Finally, the authors touch on the issue of interpersonal trauma, suggesting that women’s lack of interest in sex may be due to higher rates of sexual abuse experienced by females compared to males. Whilst evidence suggests women are more likely to experience sexual abuse, it is still estimated that a quarter of men with psychosis/schizophrenia are sexually assaulted as adults and 28% have experienced childhood sexual abuse (Read, van Os, Morrison & Ross, 2005). Therefore, it is vital that any interventions relating to sexuality are trauma sensitive.
Statement of interests
The blogger Beccy White reports no conflict of interest, but says that her PhD is about the role of romantic relationships in psychosis.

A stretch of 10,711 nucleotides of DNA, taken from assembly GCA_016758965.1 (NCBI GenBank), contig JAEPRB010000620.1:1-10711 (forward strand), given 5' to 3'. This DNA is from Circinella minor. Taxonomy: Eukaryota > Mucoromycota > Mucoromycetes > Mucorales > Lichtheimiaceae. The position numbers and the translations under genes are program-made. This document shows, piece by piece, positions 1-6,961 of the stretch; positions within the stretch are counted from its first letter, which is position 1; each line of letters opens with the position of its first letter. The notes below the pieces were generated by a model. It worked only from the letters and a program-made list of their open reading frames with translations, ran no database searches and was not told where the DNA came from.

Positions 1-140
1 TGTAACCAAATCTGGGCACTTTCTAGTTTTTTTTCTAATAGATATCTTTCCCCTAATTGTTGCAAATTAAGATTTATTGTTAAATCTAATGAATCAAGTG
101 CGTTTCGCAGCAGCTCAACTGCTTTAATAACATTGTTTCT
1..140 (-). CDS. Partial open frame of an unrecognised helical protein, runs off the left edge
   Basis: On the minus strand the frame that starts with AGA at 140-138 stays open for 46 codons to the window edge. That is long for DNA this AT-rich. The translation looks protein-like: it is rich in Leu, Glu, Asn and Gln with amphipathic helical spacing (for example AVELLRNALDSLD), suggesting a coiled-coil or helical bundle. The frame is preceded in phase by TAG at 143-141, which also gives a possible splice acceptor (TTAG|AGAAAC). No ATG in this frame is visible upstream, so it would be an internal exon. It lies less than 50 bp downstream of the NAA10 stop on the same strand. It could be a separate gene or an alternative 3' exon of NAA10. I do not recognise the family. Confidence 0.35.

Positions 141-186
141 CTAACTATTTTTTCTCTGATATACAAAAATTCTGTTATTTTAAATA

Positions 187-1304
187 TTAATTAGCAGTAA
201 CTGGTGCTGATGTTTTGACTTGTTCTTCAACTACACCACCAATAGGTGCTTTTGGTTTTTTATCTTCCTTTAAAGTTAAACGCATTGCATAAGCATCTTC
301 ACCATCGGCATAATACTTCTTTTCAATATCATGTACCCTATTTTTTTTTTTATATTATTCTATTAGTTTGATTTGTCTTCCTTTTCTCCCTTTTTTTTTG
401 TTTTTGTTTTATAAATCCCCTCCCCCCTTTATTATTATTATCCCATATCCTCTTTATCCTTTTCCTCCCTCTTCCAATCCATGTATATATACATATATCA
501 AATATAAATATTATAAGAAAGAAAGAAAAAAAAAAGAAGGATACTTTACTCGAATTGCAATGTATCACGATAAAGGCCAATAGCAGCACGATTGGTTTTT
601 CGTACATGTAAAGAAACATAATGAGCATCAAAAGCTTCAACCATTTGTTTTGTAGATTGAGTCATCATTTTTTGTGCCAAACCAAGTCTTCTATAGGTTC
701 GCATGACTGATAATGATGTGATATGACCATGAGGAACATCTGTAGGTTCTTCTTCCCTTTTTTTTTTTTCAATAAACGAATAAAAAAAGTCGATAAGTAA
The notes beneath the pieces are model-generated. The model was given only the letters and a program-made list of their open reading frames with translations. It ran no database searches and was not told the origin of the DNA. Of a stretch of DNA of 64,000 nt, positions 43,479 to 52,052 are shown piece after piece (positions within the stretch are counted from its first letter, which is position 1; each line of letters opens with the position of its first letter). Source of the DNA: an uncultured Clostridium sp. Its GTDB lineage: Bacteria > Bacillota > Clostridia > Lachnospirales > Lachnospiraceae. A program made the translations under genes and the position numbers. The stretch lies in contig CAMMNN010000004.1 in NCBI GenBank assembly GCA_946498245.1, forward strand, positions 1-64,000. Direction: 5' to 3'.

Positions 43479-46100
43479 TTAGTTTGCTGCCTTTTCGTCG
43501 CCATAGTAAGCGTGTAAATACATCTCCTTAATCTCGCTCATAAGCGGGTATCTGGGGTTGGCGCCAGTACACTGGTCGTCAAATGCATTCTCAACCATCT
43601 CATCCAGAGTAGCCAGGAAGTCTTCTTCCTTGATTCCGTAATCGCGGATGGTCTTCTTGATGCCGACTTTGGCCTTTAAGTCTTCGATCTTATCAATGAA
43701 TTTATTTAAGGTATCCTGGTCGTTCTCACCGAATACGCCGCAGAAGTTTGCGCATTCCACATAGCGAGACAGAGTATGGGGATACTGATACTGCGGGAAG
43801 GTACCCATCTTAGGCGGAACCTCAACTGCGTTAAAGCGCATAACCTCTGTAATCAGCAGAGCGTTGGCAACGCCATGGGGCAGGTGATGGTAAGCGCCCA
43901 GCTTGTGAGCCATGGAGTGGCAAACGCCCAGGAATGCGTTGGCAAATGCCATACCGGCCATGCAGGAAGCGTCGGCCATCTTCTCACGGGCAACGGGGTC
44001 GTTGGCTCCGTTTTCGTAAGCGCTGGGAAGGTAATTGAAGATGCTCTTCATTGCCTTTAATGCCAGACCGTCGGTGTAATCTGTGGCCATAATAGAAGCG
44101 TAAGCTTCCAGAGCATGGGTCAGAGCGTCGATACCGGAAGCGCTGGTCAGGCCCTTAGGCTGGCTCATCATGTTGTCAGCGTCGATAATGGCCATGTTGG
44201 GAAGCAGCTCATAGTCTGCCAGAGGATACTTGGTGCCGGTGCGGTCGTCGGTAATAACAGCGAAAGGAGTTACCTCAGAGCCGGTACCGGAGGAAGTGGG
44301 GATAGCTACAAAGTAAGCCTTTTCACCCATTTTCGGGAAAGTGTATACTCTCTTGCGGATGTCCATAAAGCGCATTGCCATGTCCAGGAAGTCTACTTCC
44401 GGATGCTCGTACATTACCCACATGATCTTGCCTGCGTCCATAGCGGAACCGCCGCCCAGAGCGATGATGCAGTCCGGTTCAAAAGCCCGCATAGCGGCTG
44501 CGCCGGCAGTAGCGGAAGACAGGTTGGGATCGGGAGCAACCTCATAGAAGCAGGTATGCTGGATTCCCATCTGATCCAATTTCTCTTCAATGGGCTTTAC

Bianco, C. L., Pratt, S. I., & Ferron, J. C. (2019). Deficits in sexual interest among adults with schizophrenia: another look at an old problem. Psychiatric Services, 70(11), 1000-1005. doi: 10.1176/appi.ps.201800403
Clayton, A. H., Alkis, A. R., Parikh, N. B., & Votta, J. G. (2016). Sexual Dysfunction Due to Psychotropic Medications. Psychiatric Clinics of North America, 39(3), 427–463. doi:10.1016/j.psc.2016.04.006
de Jager, J., Cirakoglu, B., Nugter, A., & van Os, J. (2017). Intimacy and its barriers: A qualitative exploration of intimacy and related struggles among people diagnosed with psychosis. Psychosis, 9(4), 301-309. doi: 10.1080/17522439.2017.1330895
McCann, E. (2010). The sexual and relationship needs of people who experience psychosis: quantitative findings of a UK study. Journal of Psychiatric and Mental Health Nursing, 17(4), 295-303. doi: 10.1111/j.1365-2850.2009.01522.x